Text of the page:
Nowadays, the word “curated” is used in many different contexts – but what does it actually mean in practice? And how does it apply to contemporary art? This course will explore the various roles of the curator in the presentation and analysis of contemporary visual art. Through case studies and field trips to leading art spaces in Portland, readings, writing and practice assignments, students will become familiar with different aspects of the curatorial profession. We will examine how and where exhibitions are formed, who they serve, why institutions collect art, the role of the public in exhibitions, and some of the most critical conversations curators are currently having. The curator’s unique function in various venues – nonprofit, museum, gallery, academic institution – will be thoroughly explored to understand the ways in which space, resources, audience and material impact their work. Students will meet with local curators and arts professionals, practice critical viewing and writing about art, study different exhibition-making strategies and obtain hands-on experience in organizing an exhibition.
Examines existing best practices in verbal, communication, creative expression, and, audio-visual presentation and production. Students, will apply these practices in a series of, exercises focused on individual and group, communication, developing the ability to employ, entrepreneurial thinking and principles to, communicate innovative ideas to a variety of, audiences. Projects include public speaking, exercises, written and oral presentations tailored, to different audiences, and audio-visual, advertising and promotional content production., Case studies will be used to examine successful, marketing campaigns for innovative products and, services as well as alternative strategies and, failures. We will emphasize habits and barriers to, effective communication, strategies that promote, creative expression, and how entrepreneurial, methods empower successful messaging.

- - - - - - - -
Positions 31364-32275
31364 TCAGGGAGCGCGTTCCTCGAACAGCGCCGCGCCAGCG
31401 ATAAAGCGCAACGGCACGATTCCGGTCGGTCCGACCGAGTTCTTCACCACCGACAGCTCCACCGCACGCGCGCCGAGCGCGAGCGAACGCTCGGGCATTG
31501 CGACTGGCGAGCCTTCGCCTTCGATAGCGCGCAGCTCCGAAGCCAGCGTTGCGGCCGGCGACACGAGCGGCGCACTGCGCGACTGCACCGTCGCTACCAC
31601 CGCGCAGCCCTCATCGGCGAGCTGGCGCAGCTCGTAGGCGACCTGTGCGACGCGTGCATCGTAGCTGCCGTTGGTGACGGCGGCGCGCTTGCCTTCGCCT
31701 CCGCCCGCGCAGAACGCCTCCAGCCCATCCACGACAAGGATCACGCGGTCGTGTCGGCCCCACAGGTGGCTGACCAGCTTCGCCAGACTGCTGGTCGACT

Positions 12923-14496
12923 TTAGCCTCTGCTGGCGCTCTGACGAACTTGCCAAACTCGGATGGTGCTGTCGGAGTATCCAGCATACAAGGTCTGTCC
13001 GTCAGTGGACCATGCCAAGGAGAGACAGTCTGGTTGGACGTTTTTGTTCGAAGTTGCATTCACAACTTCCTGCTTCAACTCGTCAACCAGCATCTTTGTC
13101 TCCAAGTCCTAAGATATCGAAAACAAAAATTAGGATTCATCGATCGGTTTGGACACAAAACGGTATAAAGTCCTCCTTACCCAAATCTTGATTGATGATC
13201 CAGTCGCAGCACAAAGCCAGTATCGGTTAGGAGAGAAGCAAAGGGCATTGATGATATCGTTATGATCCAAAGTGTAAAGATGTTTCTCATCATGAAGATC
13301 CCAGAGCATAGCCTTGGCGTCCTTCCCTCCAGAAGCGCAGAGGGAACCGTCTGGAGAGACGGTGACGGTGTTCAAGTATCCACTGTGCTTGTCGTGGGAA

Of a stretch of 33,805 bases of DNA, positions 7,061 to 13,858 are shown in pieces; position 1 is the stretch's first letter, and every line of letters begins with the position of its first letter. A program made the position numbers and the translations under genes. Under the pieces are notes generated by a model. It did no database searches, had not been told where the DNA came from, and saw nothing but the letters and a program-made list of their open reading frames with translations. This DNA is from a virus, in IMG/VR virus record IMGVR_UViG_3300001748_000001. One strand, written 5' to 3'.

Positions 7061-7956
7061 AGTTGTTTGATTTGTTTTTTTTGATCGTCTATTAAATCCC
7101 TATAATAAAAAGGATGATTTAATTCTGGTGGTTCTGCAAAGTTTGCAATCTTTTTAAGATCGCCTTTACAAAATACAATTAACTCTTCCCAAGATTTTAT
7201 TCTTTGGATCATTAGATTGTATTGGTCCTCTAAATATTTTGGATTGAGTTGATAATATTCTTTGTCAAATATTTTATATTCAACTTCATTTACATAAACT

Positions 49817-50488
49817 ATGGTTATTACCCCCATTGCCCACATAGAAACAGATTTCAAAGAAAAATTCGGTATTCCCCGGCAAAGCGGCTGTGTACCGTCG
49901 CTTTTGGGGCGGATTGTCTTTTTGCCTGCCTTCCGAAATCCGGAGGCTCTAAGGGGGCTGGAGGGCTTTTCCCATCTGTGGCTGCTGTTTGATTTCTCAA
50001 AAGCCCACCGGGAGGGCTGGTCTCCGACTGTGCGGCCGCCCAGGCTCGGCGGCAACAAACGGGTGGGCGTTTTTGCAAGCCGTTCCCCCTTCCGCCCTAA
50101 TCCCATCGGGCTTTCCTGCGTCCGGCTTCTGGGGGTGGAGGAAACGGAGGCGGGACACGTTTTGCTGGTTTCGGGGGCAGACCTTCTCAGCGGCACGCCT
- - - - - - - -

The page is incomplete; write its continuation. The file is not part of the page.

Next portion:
Through lectures, assigned readings, and hands-on, activities, students learn about the parallel and, synergistic processes of scientific discovery and, engineering innovation. Open-ended projects give, students experience in mutualistic teaming,, technology transfer, product development, and, marketing, as well as opportunities to learn and, apply methods inherent in effectual, entrepreneurial activities. Team-based laboratory, projects focus on the process of technology, transfer (utilizing scientific research in, commercial product development).